The PBGC is basically following the same broken pension model that killed most pension funds. That, along with the bull that killed pension funds, is why we are facing the biggest pension crisis of the post-WWII period.
Why were pension funds so reckless in their investment decisions? How could they not have seen that they were contributing to systemic risk by shoveling billions of dollars into commodities, hedge funds, real estate, private equity, CDOs, etc.? What were they possibly thinking selling CDS just like AIG?
What infuriates me is that these so-called pension experts claim they did not see this crisis happening. They ignored the warnings of people like Nouriel Roubini, Robert Shiller, Dean Baker, and a host of others. All they had to do was recognize the securitization bubble that led to a common dominator of failure.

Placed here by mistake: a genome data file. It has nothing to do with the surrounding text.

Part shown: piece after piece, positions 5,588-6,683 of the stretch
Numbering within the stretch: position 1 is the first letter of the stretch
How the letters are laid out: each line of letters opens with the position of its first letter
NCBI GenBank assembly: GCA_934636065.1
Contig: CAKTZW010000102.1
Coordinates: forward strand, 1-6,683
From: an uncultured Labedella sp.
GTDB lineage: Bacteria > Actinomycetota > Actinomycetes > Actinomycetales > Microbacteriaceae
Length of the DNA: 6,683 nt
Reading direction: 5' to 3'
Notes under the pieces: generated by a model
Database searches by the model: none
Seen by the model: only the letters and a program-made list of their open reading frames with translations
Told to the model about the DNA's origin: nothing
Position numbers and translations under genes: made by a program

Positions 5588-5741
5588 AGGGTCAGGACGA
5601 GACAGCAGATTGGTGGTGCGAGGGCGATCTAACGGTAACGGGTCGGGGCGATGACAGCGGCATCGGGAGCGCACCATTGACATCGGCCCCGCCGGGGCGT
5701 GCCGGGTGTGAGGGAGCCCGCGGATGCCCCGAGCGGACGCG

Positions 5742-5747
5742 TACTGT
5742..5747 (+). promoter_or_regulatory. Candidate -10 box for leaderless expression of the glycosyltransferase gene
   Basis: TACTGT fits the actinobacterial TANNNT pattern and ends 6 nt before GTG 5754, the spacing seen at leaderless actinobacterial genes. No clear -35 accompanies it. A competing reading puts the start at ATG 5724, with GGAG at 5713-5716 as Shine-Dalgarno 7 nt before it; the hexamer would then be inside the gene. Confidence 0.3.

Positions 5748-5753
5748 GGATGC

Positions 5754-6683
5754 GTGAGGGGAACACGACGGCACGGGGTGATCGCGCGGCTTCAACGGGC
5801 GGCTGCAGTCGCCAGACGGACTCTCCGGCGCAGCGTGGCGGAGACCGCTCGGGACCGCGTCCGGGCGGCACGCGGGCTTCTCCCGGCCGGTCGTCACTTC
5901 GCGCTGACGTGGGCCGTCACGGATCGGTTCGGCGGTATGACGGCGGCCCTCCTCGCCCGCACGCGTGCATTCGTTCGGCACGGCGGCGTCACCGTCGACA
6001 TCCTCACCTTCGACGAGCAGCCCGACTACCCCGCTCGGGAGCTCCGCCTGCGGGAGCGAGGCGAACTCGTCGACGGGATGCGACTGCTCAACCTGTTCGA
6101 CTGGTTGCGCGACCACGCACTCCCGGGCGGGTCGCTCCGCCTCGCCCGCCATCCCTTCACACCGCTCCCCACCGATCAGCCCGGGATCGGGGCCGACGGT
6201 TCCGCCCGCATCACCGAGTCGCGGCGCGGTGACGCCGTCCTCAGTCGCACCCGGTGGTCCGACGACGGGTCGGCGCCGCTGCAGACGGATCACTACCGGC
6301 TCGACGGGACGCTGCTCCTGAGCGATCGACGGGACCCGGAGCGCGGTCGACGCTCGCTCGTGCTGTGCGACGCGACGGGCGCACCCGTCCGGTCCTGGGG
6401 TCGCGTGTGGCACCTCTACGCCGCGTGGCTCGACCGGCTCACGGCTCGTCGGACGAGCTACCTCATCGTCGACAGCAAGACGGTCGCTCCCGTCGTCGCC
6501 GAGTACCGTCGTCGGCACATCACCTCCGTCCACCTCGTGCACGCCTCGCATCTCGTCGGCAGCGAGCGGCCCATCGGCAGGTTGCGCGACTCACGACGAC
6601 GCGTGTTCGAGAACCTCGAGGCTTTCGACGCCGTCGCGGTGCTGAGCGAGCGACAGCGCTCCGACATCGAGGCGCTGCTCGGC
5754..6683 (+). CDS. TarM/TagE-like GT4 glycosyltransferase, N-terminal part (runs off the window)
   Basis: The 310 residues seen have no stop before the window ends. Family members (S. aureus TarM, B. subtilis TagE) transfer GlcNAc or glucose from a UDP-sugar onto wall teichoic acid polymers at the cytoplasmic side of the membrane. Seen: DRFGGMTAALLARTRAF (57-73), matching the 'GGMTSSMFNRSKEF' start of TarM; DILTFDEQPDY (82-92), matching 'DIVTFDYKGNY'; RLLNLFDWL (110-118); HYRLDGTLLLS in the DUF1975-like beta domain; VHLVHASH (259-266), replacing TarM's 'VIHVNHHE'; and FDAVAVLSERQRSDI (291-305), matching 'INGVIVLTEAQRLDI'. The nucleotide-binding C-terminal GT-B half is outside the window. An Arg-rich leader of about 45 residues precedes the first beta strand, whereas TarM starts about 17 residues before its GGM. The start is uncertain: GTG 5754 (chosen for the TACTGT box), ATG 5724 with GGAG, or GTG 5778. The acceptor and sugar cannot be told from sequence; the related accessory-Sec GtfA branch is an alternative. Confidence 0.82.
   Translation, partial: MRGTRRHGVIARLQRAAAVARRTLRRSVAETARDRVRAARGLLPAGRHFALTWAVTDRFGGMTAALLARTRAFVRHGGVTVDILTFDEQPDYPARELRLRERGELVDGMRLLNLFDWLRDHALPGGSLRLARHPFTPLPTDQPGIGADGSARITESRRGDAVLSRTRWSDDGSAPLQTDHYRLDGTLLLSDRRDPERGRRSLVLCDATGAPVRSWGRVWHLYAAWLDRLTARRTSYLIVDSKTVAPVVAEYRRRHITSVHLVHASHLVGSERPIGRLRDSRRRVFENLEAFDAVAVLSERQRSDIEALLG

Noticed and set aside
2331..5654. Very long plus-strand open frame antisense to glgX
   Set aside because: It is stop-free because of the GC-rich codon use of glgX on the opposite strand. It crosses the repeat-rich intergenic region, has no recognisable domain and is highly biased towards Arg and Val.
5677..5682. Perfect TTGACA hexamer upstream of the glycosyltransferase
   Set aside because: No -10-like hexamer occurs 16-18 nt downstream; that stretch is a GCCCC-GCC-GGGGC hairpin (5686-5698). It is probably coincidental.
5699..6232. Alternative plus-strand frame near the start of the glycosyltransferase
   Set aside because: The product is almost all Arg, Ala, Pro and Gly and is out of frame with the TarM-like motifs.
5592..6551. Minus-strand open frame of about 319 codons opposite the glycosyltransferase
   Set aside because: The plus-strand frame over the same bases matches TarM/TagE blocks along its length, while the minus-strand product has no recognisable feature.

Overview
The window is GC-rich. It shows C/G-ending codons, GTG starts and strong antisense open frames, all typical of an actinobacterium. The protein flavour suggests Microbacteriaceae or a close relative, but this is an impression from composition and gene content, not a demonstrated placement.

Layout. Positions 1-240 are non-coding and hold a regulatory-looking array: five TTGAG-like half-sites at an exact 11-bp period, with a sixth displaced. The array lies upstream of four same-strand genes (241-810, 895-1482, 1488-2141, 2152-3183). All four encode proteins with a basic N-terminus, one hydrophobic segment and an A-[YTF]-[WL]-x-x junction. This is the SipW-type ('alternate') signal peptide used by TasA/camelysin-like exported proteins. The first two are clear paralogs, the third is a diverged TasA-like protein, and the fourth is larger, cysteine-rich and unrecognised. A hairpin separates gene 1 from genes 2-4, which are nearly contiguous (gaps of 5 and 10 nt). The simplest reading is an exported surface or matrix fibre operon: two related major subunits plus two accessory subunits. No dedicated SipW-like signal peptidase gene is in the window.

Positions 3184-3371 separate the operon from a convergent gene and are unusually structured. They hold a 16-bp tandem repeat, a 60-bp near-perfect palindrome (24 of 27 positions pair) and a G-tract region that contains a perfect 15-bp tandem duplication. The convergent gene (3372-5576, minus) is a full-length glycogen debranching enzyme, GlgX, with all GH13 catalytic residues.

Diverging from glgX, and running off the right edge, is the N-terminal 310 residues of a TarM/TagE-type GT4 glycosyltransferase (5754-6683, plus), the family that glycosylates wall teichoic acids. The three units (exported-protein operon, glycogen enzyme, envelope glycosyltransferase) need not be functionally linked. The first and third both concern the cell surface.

Instead, most pension fund managers were too busy shoveling billions into alternative investments - in what increasingly looks like a global Ponzi scheme - so they could easily beat their bogus benchmarks and then claim bogus alpha, allowing them to collect real bonuses to fatten up their wallets. As I have stated many times, when it comes to pension investments, It's All About the Benchmarks, Stupid!
They all wanted to be measured against Yale's yardstick and they all got decimated by Harvard's horror. And just like Harvard's endowment, the worst is yet to come: